Democrats & Liberals Archives

Just Tell Me Why

So the Iowa caucuses are a week away. And last night’s debate was just another opportunity for the field to bash each other before January 19. Living in New York, I’ve watched Al Sharpton’s involvement with interest — and more often than not, I felt he was talking about issues. But going after Dean the way he did last night smacked of grandstanding — and I remembered for the first time in a long time that that’s how Sharpton came to national attention in the first place.

So I contrast the Democratic squabbling (r.r.) last night with the news reports this morning that focused on Paul O’Neill’s recollections of his time in the Bush II White House and the fact that personal privacy intrusions and “color-coding” continues in the name of national security.

I was born in DC and grew up in NoVa. I worked for the Navy Department during summers while in college. And I had a poster above my cubicle -- it was a picture of lemmings jumping off the ice floe into the water. The caption: "Don't ask why. Just do it." I think I've been fighting against that mentality my whole life -- now come to find that's happening every day in the White Houes. And I fear has become a prevalent life motto for many across the country.

And as for Sharpton, right now I'm more concerned about "red, yellow and green" issues than I am about black and white ones. Not that race isn't an important issue -- but it's nothing new in this country. Too many changes are taking place to keep reading out of the same Democratic playbook. When is someone going to start focusing on telling the American public why they -- instead of Bush -- should be President of the United States? Kudos to Moseley-Braun for trying to do that last night.

I also worked on the Mondale-Ferraro campaign in 1984. I was a senior in college and most of my last semester was spent interning at the campaign headquarters on Wisconsin Avenue. After graduating, I was hired full time as a member of the scheduling staff -- and was put to work finding motorcade vehicles and press buses in every city, village or hamlet that Mondale or Ferraro visited.

Before that, while still in college, I spent several weeks in New Hampshire - Berlin to be exact - going door-to-door encouraging people to vote for Walter Mondale in the primary. And then spent a short time in Maine for the caucus there. So the Iowa caucuses weren't really that important to me the month preceding the New Hampshire primary. And that remains true to this day. Why do we care so much about Iowa and what it means? And I'm not talking about the perception of what it means -- but what it truly means.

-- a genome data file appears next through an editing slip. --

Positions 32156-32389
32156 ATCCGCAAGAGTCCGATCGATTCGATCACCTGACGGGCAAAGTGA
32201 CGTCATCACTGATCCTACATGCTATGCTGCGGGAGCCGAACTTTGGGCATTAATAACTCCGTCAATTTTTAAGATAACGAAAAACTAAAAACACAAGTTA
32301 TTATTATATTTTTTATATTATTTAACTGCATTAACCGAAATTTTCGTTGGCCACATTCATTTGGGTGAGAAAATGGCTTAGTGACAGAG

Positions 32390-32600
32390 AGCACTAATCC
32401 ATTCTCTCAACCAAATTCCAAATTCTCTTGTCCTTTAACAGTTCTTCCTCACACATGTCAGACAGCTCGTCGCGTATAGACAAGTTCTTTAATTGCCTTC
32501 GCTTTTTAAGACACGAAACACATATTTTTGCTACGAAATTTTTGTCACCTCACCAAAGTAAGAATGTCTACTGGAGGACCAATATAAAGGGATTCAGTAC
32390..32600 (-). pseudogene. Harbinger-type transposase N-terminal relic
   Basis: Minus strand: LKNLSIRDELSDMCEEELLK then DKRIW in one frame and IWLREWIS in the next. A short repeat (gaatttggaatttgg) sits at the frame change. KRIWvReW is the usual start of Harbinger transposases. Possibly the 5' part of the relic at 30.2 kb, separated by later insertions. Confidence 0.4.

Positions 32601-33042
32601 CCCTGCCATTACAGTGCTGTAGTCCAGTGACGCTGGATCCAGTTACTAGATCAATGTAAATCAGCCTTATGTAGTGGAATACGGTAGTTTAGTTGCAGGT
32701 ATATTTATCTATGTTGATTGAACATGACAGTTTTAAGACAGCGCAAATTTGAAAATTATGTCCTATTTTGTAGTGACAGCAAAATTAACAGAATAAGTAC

In light of the upcoming caucuses, I'm struck by NBC's timely report concerning Dean's comments four years ago about the Iowa caucus. The real problem isn't his correcting himself now -- there's no other way for someone in his position to respond. My problem with Dean is that given the context of the discussion, his comments then had merit -- as they do now. I admit I haven't been to Iowa -- but I've talked with plenty who have. And I have attended Democratic caucuses in Maine and Virginia -- and whether anyone will be willing to admit it or not, special interests do play a big role in the final outcome. I'm not taking away an individual's role in the caucus process -- but you've got to be big, loud and basically obnoxious to have any real impact. I had hoped Dean's campaign was changing the face of politics -- but now I'm starting to think it's more of the same -- just with a fresh angle.

But I guess that's human nature. Just as it's human nature to change one's mind -- as polled Iowans have indicated, according to yesterday's Meet the Press, so why keep polling? Which brings me to another point - Iowans hold a unique position in this country -- and they know it. They think they know how to manipulate the system -- and the media. And New Hampshire residents are even more hard core -- I've heard several say that if they haven't shaken hands with a candidate at least five times, there's no way they'll get that person's vote. Direct contact with a presidential candidate FIVE times? Millions of Americans would love the opportunity to do so one -- in their lifetime.

The over-importance of two of the nation' smallest states - one in size and one in population - on the primary schedule is an outrage. So why not take the results of tomorrow's DC primary more seriously than we do Iowa's? (It's too late this year since most took themselves off the ballot, the results are non-binding and the outcome is tied up more in DC voting rights than who should be President but I still want to know why. And don't worry, I already know the answer. I just keep hoping that real change is possible.)

Posted by 9thwave at January 12, 2004 12:13 PM